The great flaw of Democrats is their cowardice, which they sometimes mistake for caution.
I saw it up close in the long fight for marriage equality. For a decade, instead of actively making the case for marriage equality, they ran from it. They thought somehow they might be able to advance gay rights quietly. The gay lobby kept wanting to effectively bribe the Democrats to pass various bits and bobs which could be disguised or somehow kept from the public. I can’t tell you how many times I was effectively told: “Shhh. The American people are too bigoted to accept this openly, so we’ll try to advance it legislatively on the downlow.” But did they really think the American people wouldn’t notice if we tried to get gay marriage by stealth? Please.
Ditto with healthcare reform. The assumption was you could not make the case that there will be winners and losers in this reform – and still pass the law. If you mentioned the losers, you’d be dead in the water. If you acknowledged the risks, you’d be done for. And so the Democrats have long been on the defensive – and their utter lack of conviction couldn’t be better illustrated by their sudden flight for the hills this week. They never truly went on the offensive – lacerating the past, touting the hugely popular aspects of the reform (pre-existing conditions, stable insurance policies, and end to free riders, etc.). And so when the going got rough, they were marooned on their own defensive island. Since they told us no one would ever lose anything with this, since they never really sold the law aggressively, since they hadn’t built popular legitimacy around it, any flaws or costs now seem like a form of deceit or failure, rather than the inevitable costs of a huge and necessary reform.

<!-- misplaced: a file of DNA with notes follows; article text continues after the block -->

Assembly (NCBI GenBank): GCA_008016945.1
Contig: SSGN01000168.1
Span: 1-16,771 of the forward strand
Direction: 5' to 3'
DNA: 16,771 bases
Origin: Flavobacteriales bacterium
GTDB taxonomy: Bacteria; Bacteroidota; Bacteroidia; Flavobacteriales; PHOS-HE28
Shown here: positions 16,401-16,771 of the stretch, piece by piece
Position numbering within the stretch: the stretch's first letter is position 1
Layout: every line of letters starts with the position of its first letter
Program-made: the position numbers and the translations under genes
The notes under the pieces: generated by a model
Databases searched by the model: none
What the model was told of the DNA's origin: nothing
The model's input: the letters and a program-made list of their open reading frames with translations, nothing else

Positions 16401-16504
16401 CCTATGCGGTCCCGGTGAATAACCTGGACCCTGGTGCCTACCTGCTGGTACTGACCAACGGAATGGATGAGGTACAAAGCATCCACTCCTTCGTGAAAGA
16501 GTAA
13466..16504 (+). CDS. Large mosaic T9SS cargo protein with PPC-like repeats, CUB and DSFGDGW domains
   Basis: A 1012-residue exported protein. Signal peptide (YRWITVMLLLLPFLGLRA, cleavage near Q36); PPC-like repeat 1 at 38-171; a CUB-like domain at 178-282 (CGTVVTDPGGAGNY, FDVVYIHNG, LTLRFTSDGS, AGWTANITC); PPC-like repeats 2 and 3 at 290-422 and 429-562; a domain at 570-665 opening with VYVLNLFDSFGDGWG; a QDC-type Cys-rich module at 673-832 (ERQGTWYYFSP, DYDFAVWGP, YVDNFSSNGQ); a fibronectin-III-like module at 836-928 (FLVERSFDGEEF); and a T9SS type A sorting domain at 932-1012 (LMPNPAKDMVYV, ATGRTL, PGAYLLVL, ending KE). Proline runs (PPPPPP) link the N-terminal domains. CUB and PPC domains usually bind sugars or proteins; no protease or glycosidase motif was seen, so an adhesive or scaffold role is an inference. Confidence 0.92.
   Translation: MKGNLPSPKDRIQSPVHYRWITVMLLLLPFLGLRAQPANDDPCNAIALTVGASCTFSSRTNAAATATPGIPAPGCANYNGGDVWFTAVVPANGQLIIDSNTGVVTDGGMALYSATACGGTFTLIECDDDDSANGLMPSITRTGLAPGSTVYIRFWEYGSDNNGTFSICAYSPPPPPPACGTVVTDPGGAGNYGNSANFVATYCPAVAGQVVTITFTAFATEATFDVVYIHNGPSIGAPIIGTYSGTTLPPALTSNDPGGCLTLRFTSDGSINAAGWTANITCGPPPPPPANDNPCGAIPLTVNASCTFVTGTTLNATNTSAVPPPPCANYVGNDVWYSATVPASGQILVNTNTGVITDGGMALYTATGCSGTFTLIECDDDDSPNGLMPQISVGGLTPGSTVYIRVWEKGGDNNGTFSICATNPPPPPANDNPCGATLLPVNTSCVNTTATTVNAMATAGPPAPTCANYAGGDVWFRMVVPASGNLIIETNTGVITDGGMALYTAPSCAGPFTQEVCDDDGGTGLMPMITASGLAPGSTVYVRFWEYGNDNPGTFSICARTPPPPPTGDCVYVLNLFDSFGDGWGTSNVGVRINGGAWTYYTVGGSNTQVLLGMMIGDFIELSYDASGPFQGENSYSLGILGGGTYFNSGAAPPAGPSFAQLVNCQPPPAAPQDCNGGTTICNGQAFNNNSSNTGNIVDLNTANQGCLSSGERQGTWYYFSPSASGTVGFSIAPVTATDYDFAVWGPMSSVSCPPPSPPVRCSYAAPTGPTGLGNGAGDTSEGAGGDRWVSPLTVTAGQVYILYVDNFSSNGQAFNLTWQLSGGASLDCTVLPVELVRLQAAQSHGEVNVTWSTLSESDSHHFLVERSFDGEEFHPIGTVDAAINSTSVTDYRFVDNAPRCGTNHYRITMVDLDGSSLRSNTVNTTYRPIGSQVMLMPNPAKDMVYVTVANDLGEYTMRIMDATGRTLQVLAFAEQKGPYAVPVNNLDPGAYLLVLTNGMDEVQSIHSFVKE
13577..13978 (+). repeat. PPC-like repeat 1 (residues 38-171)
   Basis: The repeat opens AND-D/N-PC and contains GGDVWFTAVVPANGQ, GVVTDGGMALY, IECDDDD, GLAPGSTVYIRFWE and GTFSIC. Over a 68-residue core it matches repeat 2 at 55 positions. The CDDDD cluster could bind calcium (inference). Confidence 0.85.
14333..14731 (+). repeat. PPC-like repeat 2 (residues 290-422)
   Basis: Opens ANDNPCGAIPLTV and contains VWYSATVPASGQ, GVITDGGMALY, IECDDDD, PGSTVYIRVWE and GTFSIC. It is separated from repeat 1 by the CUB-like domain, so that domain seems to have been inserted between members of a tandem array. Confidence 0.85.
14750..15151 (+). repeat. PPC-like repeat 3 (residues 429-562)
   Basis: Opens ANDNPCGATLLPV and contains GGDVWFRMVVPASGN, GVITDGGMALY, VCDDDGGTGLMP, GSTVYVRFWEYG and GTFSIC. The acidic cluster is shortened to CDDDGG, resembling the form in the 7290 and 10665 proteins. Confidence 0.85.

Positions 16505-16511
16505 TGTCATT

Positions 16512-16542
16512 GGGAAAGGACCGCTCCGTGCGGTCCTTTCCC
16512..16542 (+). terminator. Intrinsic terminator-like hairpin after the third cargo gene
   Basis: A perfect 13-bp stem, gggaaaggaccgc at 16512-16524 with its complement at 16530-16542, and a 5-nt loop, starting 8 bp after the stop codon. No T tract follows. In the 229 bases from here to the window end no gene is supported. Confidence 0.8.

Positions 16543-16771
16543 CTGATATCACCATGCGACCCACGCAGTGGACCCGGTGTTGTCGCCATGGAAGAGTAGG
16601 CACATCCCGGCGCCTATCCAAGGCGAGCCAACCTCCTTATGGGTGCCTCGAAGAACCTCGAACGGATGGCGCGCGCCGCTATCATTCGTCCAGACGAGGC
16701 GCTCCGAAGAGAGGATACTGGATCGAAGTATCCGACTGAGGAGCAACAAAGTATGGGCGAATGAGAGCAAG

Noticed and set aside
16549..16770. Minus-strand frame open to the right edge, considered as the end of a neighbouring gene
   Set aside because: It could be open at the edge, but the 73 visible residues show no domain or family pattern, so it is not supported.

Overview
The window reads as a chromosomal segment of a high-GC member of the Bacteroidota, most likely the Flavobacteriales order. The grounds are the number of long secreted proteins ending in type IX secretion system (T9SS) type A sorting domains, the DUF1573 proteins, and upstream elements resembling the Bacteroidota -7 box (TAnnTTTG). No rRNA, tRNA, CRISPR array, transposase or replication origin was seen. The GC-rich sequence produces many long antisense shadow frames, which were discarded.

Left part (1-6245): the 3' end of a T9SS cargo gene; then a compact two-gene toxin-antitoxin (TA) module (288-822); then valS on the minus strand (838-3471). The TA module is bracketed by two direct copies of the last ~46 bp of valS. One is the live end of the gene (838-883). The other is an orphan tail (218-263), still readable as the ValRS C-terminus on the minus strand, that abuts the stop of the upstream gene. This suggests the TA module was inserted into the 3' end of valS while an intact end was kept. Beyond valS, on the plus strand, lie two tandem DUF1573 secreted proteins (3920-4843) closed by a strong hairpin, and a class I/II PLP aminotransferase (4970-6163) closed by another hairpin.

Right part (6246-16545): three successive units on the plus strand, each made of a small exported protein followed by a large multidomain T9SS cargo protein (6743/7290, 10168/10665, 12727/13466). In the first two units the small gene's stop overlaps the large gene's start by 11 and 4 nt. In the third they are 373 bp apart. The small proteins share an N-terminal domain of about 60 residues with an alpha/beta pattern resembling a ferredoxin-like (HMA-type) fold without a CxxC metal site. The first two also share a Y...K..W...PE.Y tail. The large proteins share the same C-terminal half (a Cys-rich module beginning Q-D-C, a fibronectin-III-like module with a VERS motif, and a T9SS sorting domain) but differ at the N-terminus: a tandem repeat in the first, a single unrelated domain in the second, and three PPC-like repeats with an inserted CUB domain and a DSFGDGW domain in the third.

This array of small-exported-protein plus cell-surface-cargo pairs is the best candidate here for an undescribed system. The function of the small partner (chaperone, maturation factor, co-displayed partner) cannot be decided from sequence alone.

I don’t think the president can win this struggle defensively. Yet that is how he has begun it. He needs to regain the initiative and offensive or wither under a constant assault of nay-sayers, spitballs, and no-alternative opportunists. It can still happen. This is the law – and a return to the past is not feasible. Maybe this is the beginning of the real debate rather than the end. Only now are the costs as well as the benefits being revealed. Maybe in the forthcoming struggle over the law, we will finally cone to grips with the real crisis in healthcare, and the opposition will finally actually have to take some responsibility for it, and propose a genuine alternative. That may not happen until the presidential primaries take place. But if this law unravels, it will not just be brutal for Obama. It will force the Republicans at some point to say what they are for, rather than simply what they are against. And that is the real long game. And it has barely begun.
(Photo: Jim Watson/Getty.)